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In what ways do medical mistakes injure California patients?

So often medical care is focused on what happens in the moment of actually treating an injury or a disease - the steps taken, the medication given, the surgery performed. Unfortunately, during the act of treating a California patient's condition, mistakes can be made and medical malpractice occurs. What then happens after the mistakes are made?

According to a study published in the Journal of Patient Safety, hospital staff and medical providers commonly do not reveal information to patients about mistakes that occurred. The study revealed that following a mistake, only 9 percent of patients received voluntary notification of the mistake from medical staff. Significantly, often patients who did learn about mistakes that occurred during treatment learned of the mistakes because the staff was forced to notify them of the mistakes.

Injuries that occur due to hospital neglect or hospital negligence often lead to additional expense for patients. More than 30 percent of those who suffered from medical mistakes had to pay additional medical bills, averaging over $14,000. These patients may be the lucky ones, as another study published in the Journal of Patient Study indicates that over 210,000 patients die annually from medical mistakes.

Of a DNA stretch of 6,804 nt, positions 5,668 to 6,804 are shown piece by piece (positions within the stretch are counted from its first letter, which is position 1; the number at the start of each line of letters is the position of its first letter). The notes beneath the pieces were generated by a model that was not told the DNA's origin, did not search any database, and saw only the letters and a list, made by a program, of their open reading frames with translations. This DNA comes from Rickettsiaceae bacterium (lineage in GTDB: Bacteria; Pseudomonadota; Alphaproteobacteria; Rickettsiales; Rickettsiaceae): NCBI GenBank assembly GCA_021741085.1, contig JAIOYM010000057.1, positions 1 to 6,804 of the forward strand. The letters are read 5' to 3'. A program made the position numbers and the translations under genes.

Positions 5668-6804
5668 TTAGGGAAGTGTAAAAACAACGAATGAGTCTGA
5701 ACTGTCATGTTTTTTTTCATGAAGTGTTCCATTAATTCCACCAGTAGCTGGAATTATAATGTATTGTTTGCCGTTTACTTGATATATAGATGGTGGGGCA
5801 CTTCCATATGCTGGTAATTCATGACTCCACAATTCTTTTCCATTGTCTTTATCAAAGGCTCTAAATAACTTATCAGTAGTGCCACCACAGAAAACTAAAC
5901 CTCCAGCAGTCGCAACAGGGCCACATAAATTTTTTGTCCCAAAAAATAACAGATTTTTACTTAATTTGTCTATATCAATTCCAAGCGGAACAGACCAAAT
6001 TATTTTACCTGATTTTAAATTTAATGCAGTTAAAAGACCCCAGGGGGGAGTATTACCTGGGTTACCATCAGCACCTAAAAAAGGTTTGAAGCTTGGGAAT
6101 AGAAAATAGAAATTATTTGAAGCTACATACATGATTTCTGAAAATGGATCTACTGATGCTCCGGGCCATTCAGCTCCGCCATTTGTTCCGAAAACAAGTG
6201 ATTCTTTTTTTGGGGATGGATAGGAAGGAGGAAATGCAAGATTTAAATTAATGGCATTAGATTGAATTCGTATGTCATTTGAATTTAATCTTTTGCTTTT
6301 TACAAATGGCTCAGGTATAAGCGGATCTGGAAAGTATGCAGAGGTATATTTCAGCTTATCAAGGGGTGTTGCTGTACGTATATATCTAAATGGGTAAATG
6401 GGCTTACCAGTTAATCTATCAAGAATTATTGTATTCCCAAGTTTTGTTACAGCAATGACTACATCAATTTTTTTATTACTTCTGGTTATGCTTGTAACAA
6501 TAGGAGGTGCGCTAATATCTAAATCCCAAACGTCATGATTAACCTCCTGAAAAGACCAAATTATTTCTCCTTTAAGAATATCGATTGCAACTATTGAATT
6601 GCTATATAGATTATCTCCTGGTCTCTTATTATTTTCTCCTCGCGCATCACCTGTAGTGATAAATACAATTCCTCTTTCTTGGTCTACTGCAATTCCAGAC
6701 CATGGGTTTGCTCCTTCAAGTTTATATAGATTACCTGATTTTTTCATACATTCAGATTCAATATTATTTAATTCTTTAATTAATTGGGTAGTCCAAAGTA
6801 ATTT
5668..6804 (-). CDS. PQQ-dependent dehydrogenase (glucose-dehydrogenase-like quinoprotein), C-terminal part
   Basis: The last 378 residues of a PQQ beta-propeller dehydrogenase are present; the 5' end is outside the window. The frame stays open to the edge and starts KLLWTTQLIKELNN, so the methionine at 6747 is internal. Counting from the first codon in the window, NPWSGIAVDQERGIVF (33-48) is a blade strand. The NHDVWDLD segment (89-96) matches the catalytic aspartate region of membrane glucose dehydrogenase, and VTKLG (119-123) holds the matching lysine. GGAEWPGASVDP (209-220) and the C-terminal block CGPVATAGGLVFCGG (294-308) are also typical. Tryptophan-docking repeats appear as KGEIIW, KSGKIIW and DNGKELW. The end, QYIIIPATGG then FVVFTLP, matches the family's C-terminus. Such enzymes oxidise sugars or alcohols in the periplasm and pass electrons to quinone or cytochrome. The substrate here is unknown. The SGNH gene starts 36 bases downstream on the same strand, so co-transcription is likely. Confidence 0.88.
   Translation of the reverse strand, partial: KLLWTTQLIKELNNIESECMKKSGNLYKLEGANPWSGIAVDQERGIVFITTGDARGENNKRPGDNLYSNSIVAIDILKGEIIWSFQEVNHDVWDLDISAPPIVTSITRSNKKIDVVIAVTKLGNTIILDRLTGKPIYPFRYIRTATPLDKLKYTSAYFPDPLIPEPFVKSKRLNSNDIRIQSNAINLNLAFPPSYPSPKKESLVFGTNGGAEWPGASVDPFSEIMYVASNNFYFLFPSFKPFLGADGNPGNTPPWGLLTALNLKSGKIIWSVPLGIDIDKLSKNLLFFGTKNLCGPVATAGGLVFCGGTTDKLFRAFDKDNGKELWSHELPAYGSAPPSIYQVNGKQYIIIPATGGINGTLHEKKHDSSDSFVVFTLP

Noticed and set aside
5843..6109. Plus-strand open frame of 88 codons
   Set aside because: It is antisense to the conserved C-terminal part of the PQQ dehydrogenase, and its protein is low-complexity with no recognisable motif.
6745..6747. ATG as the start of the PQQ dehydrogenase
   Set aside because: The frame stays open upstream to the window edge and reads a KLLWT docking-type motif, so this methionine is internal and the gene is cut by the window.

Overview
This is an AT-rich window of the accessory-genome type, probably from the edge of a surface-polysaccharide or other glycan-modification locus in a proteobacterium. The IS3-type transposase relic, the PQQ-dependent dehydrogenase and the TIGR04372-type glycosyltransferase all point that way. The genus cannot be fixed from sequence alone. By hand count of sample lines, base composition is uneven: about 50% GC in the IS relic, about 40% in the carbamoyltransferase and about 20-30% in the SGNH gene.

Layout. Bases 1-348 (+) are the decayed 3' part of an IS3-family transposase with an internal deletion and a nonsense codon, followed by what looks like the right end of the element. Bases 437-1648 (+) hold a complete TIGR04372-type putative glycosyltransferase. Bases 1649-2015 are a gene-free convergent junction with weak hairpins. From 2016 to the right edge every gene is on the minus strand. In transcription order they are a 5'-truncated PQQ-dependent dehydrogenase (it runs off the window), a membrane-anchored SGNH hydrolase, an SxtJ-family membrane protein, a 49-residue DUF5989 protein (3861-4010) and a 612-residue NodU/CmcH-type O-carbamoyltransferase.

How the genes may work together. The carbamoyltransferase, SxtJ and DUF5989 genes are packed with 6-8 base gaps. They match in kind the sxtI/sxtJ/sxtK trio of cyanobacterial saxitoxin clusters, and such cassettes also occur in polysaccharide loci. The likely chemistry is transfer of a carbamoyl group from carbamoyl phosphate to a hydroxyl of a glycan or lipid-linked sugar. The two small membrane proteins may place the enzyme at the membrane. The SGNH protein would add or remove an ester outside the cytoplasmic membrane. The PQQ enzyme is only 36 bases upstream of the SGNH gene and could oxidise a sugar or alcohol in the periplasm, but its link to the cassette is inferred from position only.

Some researchers believe that medical providers are aware of their need to openly talk to patients about medical errors that have occurred, but they lack the "moral courage" to confront the mistakes and talk to patients. For patients who have been injured due to a medical mistake, this lack of acknowledgment can amount to a second injury of sorts - the first, a medical injury, the second, a personal injury in which a doctor fails to disclose the full nature of the treatment a patient received.

Source: ProPublica, "The Two Things That Rarely Happen After a Medical Mistake," Olga Pierce and Marshall Allen, Nov. 21, 2014

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